Central America angles for more cruise ships
ROATAN, HONDURAS – Roatán didn’t receive its first cruise-ship visit until 1979. Today, within the space of three decades, the once sleepy island off the Honduran coast has surpassed Belize to become Central America’s leading cruise-ship destination.
Last year, Roatán received more than 771,000 passengers, according to the Florida-Caribbean Cruise Association (FCCA). That’s a 178 percent increase in the last five years. Belize, by comparison, welcomed 706,000 cruise passengers last year, a drop of 12 percent from 2005 figures.
Overall, Central America cruise passenger arrivals have climbed 29 percent in the last five years, with the fastest growth seen by Guatemala’s Puerto Quetzal. Volume there shot up by 381 percent since 2005 to reach 47,000 last year, says the FCCA.
Other leading Central American ports include Panama’s Colón (218,400 passengers last year), Costa Rica’s Puerto Limón (193,000) and Puntarenas (89,000), Panama’s Cristobal (51,200) and Guatemala’s Santo Tomás (51,100).
While in port, cruise-ship passengers spent the most money in Belize (an average of $87.96 per passenger in 2010), followed by Roatán ($70.39) and the three Costa Rican ports of Limón, Puntarenas and Caldera ($67.28). Nicaragua, none of whose ports made FCCA’s top 10 list, recorded the lowest per-passenger expenditures at only $35.63.
John Tercek, vice-president of com-mercial development at Miami-based Royal Caribbean Cruises Ltd., said “there isn’t a lot of Central American activity in the future,” at least from the Caribbean side.
“We’ve already developed Roatán island, there’s already a cruise port in Belize, Guatemala doesn’t really work for long-term growth because it doesn’t deliver from the Caribbean as a tourist destination, there’s a cruise-ship port in Colón, Panama, and one occasionally used in Puerto Limón, and that’s really it,” he said in a phone interview from Belize. “The Pacific is probably better-suited for long-term growth, but the whole industry is shifting its pattern because of the challenges in Mexico.”
Costa Rica’s three cruise-ship ports all saw passenger volumes decline in 2010. Volume fell by 1 percent at both Limón and Puntarenas, and tumbled 21 percent at Caldera, which received 19,000 passengers last year.
Royal Caribbean and Carnival Cruise Lines both have major operations at Roatán. Royal Caribbean opened its Town Center at Coxen Hole in January 2009 at a cost of $16 million. It was designed by Coastal Systems Inc. and includes a hotel and waterfront village development that serves as a cruise-ship destination port by day, with nightlife for local residents. Town Center now receives more than 300,000 passengers annually, while Carnival is getting 400,000 visitors a year at its much larger Mahogany Bay port.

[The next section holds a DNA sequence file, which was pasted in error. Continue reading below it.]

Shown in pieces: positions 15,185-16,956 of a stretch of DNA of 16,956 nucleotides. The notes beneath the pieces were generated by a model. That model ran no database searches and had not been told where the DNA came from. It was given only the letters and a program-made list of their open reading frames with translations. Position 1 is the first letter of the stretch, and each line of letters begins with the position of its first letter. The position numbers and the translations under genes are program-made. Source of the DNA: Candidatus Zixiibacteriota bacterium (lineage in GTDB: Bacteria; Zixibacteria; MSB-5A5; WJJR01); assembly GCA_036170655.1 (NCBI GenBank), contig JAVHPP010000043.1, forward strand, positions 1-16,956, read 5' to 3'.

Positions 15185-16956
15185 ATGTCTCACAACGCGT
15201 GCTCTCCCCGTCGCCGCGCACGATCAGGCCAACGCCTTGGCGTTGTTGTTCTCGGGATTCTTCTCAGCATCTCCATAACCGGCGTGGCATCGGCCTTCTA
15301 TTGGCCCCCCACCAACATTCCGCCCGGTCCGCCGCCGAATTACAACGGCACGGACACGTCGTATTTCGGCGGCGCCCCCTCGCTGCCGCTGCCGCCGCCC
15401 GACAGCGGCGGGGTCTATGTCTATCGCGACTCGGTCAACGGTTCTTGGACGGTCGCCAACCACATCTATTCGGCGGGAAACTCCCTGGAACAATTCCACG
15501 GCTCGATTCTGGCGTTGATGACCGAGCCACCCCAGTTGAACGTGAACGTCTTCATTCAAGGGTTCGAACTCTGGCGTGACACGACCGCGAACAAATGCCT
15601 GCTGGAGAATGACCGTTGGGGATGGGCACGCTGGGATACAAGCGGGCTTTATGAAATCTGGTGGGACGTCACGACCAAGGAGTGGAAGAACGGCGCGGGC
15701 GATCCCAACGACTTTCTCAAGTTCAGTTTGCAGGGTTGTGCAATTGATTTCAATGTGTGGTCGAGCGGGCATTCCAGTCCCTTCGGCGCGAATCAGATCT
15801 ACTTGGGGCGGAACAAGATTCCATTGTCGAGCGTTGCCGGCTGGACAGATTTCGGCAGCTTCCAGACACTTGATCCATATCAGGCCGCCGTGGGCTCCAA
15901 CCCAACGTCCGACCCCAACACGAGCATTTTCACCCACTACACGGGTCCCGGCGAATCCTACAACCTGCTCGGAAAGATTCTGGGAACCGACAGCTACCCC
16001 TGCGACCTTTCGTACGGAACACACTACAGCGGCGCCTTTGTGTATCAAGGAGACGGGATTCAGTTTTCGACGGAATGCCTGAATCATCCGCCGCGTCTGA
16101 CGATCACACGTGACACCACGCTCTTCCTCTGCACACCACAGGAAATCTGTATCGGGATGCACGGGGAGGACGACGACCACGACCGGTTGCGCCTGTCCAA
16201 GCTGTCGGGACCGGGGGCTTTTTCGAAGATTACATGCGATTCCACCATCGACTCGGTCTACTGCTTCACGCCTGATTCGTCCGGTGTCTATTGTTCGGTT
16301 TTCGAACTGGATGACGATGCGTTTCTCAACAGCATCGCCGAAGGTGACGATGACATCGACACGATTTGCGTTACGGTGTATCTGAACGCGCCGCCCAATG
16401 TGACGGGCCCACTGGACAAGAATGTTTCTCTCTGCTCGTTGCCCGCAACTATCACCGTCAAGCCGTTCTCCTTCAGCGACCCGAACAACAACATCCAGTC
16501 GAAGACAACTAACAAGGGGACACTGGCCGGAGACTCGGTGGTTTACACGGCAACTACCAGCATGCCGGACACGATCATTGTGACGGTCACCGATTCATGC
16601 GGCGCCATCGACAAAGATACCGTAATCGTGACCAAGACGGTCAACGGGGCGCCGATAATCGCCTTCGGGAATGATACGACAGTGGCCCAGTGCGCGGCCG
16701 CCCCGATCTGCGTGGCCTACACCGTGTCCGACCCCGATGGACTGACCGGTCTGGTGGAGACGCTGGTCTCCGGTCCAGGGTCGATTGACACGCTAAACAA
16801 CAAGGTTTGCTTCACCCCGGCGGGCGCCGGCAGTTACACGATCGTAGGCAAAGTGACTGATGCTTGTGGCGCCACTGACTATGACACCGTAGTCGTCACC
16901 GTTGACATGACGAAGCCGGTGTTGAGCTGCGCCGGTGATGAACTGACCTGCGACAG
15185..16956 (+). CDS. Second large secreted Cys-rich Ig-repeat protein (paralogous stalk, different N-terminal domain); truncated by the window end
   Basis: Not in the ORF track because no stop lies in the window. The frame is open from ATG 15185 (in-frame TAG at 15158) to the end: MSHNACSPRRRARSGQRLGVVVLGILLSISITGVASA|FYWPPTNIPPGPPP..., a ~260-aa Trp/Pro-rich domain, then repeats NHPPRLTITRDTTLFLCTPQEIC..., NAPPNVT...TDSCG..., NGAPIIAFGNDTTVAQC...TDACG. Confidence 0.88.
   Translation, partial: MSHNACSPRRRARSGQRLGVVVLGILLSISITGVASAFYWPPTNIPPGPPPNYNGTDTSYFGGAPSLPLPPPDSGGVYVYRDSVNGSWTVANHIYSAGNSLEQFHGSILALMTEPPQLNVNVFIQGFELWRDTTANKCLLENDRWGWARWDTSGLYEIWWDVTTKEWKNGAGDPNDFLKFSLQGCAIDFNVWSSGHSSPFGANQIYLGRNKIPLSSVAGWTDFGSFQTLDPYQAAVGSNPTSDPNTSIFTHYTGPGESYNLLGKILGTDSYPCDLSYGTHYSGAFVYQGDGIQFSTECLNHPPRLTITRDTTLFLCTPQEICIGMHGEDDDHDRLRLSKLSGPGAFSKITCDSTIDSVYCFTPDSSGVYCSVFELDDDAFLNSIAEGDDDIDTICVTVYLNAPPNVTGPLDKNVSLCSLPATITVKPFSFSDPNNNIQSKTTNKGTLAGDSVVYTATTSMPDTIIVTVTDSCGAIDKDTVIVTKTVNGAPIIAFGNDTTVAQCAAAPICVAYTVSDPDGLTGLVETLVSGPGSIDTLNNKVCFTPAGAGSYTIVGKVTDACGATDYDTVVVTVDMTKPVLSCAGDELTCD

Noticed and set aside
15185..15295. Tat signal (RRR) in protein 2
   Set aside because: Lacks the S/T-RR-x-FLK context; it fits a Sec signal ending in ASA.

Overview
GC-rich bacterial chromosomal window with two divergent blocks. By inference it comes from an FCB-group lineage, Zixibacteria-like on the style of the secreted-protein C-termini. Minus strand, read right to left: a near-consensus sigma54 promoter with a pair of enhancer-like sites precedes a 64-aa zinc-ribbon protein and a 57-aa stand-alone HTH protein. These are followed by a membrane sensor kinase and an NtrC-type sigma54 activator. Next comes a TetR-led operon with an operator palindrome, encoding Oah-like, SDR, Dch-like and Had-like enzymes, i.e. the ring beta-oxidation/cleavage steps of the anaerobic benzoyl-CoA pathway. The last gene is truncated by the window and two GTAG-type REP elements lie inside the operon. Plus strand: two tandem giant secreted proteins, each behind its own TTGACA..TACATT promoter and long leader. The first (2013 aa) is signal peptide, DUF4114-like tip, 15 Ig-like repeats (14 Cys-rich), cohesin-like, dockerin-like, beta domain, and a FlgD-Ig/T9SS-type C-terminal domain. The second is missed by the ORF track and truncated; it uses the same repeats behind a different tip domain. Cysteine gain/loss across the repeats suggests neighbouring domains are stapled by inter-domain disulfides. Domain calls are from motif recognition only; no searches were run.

Located at Coral Cay, this $50 million project has room for three cruise ships to dock simultaneously, and is the biggest single private tourism investment in Honduras.
“Both projects are working well. We’re both enjoying good traffic and we’re very happy,” said Tercek. “Ours operates as a modest-sized facility, but within that context, it’s been very successful. We already get the Norwegian Epic [a 4,200-passenger, 153,000-ton vessel belonging to Norwegian Cruise Lines]. Freedom of the Seas has also called there. There are no plans for Oasis of the Seas to visit Roatán, but we can handle it if we had to.”
To raise the region’s profile as a cruise-ship destination, FCCA is sponsoring a Central America Cruise Conference in San Pedro Sula, Honduras. The May 3-7 event – first proposed by Norwegian Cruise Lines CEO Kevin Sheehan – will bring together cruise-ship companies, tour operators, travel agencies, suppliers, ship agents and tourism executives from the seven countries that form Central America, along with Colombia.
Former Colombian President Alvaro Uribe has also been invited to the event, scheduled at the Hilton Princess Hotel in San Pedro Sula.
“Central America’s opportunities are endless,” said FCCA’s executive director, Michele Paige. “But because their governments are so different from those in the Caribbean, it’s very important that we address their needs.”
Because of their much larger size and population, she explained, the nations of Central America have a “multitude of different players that don’t exist in the Caribbean, and layers of federal and municipal governments. In the Caribbean, there’s usually only a prime minister, a minister of tourism and a commissioner of public works.”
Noting that Central America is relatively unknown compared to the more familiar English-speaking Caribbean, Paige said, “there’s a lot of pent-up demand. People want to go to new places. That’s why for us as cruise executives, this conference is so important.”
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